6 Things New Teachers Need to Know
Now you have qualified as a teacher; it is time to take that massive leap into the classroom. What you may have learned in college is only a small percentage of what you will discover when you finally put your theories into practice.
You can never honestly know what to expect until your first day arrives. Learning as you go along is part and parcel of teaching, and you may be surprised by the direction your career goes in later down the line. In this guide, we’re going to provide some useful tips to take into consideration as a new teacher that should stand you in good stead:
· Try different teaching methods
All students learn differently, so it’s essential to develop your understanding of various teaching styles. There are four main teaching styles: visual, aural, verbal, and kinesthetic, amongst a couple of less common ones.
If you take the time to get to know your students and are well-equipped with various learning methods, you are much more likely to keep your students engaged and help them achieve good grades.
· Give praise where it’s due
When students have accomplished something positive, don’t forget to praise them. Researchers have discovered that when students are recognized for their achievements, they are much more likely to respond positively to tasks, engage in class discussions, and work towards their targets.
· Try not to yell
It’s no secret that teaching can be extremely stressful, especially when students aren’t following your instructions. While it is easy to lose your temper in these situations, try to stay composed. Remember, they are much younger than you and possibly unaware of how much their actions are having an impact on the lesson.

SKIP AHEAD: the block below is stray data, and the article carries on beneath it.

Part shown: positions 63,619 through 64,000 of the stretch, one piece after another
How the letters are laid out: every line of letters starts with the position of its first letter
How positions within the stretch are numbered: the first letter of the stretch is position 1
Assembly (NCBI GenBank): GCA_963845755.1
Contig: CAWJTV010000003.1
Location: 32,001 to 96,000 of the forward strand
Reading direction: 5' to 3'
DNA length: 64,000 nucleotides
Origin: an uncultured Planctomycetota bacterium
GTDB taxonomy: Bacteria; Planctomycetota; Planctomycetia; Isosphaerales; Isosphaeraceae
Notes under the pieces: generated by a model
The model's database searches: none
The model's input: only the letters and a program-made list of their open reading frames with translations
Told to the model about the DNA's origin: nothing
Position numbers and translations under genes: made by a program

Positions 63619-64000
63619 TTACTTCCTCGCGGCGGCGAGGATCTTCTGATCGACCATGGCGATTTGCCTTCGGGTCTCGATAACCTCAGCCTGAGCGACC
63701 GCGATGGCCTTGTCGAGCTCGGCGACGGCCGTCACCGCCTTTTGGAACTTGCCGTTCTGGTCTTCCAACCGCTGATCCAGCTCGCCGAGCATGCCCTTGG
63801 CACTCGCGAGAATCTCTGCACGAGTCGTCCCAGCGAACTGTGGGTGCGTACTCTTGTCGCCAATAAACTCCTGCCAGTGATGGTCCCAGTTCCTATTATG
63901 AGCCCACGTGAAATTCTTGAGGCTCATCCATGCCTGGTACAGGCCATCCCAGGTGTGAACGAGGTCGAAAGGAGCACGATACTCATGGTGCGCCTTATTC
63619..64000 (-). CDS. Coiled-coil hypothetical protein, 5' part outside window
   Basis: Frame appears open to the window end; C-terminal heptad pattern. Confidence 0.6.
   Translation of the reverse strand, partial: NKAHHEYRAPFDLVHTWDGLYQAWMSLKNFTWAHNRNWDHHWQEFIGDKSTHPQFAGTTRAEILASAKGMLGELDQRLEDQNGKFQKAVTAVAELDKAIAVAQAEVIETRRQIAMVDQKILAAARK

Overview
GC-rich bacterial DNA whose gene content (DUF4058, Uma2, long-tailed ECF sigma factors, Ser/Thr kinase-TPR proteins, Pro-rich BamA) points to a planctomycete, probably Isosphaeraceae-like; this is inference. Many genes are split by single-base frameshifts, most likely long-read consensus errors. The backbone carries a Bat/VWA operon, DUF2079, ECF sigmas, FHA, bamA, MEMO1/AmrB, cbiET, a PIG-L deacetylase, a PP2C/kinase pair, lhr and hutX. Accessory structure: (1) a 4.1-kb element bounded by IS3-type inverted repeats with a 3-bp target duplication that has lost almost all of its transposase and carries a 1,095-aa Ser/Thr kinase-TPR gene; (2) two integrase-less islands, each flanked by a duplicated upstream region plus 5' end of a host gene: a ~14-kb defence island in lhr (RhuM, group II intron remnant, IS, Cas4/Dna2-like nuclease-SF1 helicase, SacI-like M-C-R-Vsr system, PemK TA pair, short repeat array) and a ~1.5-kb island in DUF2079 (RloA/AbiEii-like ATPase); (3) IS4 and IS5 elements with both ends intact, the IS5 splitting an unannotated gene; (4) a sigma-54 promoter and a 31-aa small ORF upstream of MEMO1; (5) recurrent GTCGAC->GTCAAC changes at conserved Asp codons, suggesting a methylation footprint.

Having a one-on-one talk with the student is a much more effective way of getting your point across without having to yell at them across the classroom. This tactic is even more critical when handling more private and serious matters, such as bullying.
· Continue training
Although you may have already endured years of education, there is never a time to stop learning. Trying to train around your job will allow you to develop a much broader skill set and handle different classroom situations, thanks to new knowledge and techniques. If you have little time to attend physical lectures, you can carry out studies from the comfort of your own home by enrolling in Bank Street Graduate School courses.
· Integrate fun
There is strict pressure to stick to the curriculum within lessons, but you still have the freedom to try out different techniques to keep students motivated and engaged. This prevents classes from becoming rigid and boring, so you may wish to experiment with ways to get the message of the lesson across while integrating the fun element. Ideas may include encouraging group work, games, and even offering incentives for good work.
· Be aware of introverts
Not all students are going to feel comfortable offering their point of view in a class discussion. Introverts are much more likely to process new information and enjoy brainstorming, instead of challenging other students’ opinions. They tend to be much more emotional and often require their own space.
It’s likely your class will have a proportion of introverted students, and you must understand how to manage their needs in a classroom setting. Try not to embarrass introverted students by making them speak publicly. Be sure to give criticism on a one-to-one basis and allow them to process information before asking them to produce a response.